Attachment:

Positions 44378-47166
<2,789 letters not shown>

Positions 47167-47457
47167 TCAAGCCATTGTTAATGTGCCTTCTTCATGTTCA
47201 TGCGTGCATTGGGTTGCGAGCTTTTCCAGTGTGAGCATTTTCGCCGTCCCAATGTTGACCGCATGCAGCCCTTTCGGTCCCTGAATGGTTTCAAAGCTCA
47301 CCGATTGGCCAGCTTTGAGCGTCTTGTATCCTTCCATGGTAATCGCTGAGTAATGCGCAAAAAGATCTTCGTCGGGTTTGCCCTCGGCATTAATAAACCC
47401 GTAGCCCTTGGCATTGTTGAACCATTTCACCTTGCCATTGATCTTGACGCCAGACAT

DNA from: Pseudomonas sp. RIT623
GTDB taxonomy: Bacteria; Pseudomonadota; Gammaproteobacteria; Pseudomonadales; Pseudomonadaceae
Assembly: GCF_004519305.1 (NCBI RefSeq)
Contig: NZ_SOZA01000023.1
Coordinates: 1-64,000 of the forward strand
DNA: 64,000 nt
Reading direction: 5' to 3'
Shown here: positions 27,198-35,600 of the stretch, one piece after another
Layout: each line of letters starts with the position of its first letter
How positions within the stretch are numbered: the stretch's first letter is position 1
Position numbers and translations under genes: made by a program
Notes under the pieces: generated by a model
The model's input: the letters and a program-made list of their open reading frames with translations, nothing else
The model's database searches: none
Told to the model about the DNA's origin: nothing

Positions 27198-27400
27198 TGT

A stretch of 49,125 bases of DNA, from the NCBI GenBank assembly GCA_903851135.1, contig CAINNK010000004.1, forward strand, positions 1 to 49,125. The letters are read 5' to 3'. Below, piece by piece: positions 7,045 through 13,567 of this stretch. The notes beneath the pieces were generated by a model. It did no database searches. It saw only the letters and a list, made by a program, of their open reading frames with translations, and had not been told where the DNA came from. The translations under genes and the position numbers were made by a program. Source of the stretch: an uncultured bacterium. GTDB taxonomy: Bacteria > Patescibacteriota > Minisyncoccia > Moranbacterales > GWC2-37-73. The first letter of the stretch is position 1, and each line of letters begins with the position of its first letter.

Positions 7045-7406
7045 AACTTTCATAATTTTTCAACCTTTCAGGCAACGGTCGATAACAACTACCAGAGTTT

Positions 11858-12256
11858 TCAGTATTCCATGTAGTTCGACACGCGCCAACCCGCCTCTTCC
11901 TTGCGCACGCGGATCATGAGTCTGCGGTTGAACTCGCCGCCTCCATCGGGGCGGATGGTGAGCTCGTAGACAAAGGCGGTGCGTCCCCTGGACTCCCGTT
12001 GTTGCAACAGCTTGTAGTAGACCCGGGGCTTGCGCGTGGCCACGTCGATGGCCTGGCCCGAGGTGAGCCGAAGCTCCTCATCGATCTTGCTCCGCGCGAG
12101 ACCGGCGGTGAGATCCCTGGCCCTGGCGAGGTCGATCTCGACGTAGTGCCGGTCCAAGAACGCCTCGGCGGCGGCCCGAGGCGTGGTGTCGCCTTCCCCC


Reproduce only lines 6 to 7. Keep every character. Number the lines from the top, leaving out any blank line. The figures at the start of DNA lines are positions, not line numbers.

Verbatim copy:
47301 CCGATTGGCCAGCTTTGAGCGTCTTGTATCCTTCCATGGTAATCGCTGAGTAATGCGCAAAAAGATCTTCGTCGGGTTTGCCCTCGGCATTAATAAACCC
47401 GTAGCCCTTGGCATTGTTGAACCATTTCACCTTGCCATTGATCTTGACGCCAGACAT